3. Pima

    Pima Parent

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    It is great advice, and I agree with Mbit, but I will t(make it one step pass that post.

    Many times it is the parental input during the college application process

    Parent:: Johnny/Janie what major are you going to check
    J/J: I don't know, there are so many to chose from
    Parent: Well, you have never received anything less than a B in your Math and Science classes, you got a 700M/34 ACT M, you should go Engineering. This way you can work for Companies like Lockheed Grumman when you leave
    J/J: Yeah, that makes sense.

    Never, unless they are a child of an engineer did they realize how hard STEM is even for the kid that took all APs.
    ~~~ I tell this story all the time. VT sets up registrar tables outside of only one building during finals. The engineering building because so many drop it makes easier on the school to send people from the office than having their office clogged with engineering students.

    Only one of my kids started and ended with their intended major. Our AFROTC child. Not because of the scholarship, but because he loved his major in HS (GOVT). Our 2nd entered with a Psych major, graduated English and is now a fellow in grad school for a Master in Education. Our 3rd entered as Govt., fell in love with mandated Chemistry and is now a STEM, Chem major.

    JMPO, but sometimes, we as parents with great intentions maybe part of the reason too why they walked down the path.

    OBTW colleges are to blame too. Many will give merit scholarships for a specific major, especially STEM. Nobody thinks about why they do it, they just see the $$$$ signs. It is the same reason ROTC scholarships exist....RECRUITMENT tool. If the applicant has to choose between two schools, and with the cost of college education, many will choose the one that costs less money out of their pocket. This in turn increases the caliber of their students, and their NAME.

    College is a business. If it wasn't those glossy brochures and websites wouldn't exist. If it wasn't the multi million/billion dollar endowments would not exist, and the avg kid graduating wouldn't be 30k in student loan debt.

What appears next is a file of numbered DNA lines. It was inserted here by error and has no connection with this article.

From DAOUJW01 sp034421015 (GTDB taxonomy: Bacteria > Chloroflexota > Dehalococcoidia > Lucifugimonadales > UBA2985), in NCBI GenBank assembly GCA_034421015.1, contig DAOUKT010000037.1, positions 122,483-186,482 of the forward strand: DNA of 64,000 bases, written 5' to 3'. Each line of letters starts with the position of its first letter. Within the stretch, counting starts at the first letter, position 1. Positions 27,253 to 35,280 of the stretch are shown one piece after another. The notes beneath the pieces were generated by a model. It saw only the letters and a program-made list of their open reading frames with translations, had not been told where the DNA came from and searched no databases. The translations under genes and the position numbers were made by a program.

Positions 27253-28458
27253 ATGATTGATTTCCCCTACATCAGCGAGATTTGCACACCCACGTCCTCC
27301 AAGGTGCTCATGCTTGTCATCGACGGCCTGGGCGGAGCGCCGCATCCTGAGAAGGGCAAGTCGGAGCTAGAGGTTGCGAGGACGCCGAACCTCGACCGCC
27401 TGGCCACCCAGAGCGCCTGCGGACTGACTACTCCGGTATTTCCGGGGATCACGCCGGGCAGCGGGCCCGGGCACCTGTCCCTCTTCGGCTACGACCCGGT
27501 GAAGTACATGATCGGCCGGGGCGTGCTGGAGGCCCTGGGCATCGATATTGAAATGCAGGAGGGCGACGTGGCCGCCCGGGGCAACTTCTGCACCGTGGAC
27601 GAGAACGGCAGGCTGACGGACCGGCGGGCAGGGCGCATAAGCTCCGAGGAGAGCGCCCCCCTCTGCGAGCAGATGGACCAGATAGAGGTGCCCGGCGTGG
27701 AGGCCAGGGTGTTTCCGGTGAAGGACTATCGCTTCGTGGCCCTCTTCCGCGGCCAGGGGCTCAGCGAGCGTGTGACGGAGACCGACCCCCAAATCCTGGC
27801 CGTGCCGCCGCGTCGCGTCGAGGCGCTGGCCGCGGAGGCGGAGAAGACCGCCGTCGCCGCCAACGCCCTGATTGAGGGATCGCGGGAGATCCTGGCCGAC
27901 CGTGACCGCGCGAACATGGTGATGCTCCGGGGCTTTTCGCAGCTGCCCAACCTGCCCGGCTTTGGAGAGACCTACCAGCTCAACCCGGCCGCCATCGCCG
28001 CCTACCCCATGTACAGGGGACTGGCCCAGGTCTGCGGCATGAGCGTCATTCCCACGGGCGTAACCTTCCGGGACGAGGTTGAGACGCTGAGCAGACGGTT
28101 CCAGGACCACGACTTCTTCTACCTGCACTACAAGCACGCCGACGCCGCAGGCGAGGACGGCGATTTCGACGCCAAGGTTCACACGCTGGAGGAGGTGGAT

Thompson, I am not picking on you, but I recall when you were in HS. You applied AFROTC, PSU and UMDCP. Why did you go AROTC PSU? Was it not in part that AROTC put their money where their mouth was and AFROTC didn't match that financial number? Just saying parents may indirectly point kids into a degree or school, without realizing the impact their child will endure for the next X amount of years.

    Intentions were good, but in the end most of the time it does come down to money, and that starts at college, not necessarily earnings after college.
     
    Last edited: May 30, 2014
  4. sheriff3

    sheriff3 Member

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    DS's friend in AROTC just finished his freshmen year in the engineering program and did not do to well. He was accepted to WP for the upcomming school year and changed his major to econ. He is a sharp young man and had all the high test scores to prove it. Engineering will rock most kids world if they are not totally dedicated to it. Study what interests you and you will do fine.:thumb:
     
  5. Thompson

    Thompson Member

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    Pima - towards the end of my senior year I realized what I wanted to do after the Military - firearms engineer. That more so aligns with Army than AF, job-wise in the Service. That and combined with the fact that I did get my AROTC scholarship to PSU, and simply that I've always loved the Army since I was a kid - pushed me to that decision.

    UMP-CP was never an option since I got rejected. Drexel is located in a city (and it costs 60k per year), not a big fan of city life, so Drexel was out of the option.

    This left PSU and ERAU - Daytona Beach. Since at that point I had decided on Army, PSU was the winner hands down, since it has a stronger program. And well since, if I wanted to go home a weekend/family wants to come up, that could happen from PSU ... not so much ERAU.
     
  6. Vista123

    Vista123 Member

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    +1
     
  7. cajuncarrier

    cajuncarrier Member

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    Also too, many high school students just don't know what all of the options are out there. Guidance counselors, no matter how good they are at their jobs, just don't know everything for every profession. And, new fields are popping up everyday. That is why it is a great idea for students to shadow students, go to job fairs, attend informational days at colleges, etc.